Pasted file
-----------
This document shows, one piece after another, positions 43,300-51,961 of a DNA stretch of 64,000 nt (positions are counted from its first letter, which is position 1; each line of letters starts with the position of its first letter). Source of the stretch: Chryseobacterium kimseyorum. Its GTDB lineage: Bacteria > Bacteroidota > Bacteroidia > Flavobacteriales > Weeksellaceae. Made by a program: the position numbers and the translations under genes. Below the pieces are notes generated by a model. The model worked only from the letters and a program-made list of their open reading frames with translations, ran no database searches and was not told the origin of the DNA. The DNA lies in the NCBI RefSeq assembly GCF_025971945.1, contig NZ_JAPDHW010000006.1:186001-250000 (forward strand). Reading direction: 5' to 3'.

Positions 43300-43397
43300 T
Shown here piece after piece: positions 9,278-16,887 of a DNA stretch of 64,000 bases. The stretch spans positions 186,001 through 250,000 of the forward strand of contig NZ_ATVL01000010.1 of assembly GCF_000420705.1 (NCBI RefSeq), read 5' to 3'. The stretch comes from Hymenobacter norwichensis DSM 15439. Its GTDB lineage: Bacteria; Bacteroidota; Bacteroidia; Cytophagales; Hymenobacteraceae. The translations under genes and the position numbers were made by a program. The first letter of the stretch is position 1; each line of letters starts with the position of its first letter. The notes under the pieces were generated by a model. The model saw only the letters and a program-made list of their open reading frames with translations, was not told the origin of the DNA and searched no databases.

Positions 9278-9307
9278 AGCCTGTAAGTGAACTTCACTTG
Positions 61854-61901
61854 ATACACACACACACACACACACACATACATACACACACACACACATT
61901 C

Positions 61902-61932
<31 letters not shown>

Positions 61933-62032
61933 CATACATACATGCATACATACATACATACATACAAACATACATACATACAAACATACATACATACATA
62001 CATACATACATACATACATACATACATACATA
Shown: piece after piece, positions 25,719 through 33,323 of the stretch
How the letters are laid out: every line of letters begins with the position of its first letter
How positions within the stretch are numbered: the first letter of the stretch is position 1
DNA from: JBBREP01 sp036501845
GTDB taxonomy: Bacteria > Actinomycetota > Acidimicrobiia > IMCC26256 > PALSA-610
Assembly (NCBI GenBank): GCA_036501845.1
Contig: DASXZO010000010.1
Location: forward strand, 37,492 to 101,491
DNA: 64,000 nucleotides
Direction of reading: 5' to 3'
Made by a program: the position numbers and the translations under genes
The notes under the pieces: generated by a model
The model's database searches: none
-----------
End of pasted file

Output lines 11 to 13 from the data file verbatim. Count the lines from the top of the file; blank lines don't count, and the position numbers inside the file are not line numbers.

<31 letters not shown>

Positions 61933-62032
61933 CATACATACATGCATACATACATACATACATACAAACATACATACATACAAACATACATACATACATA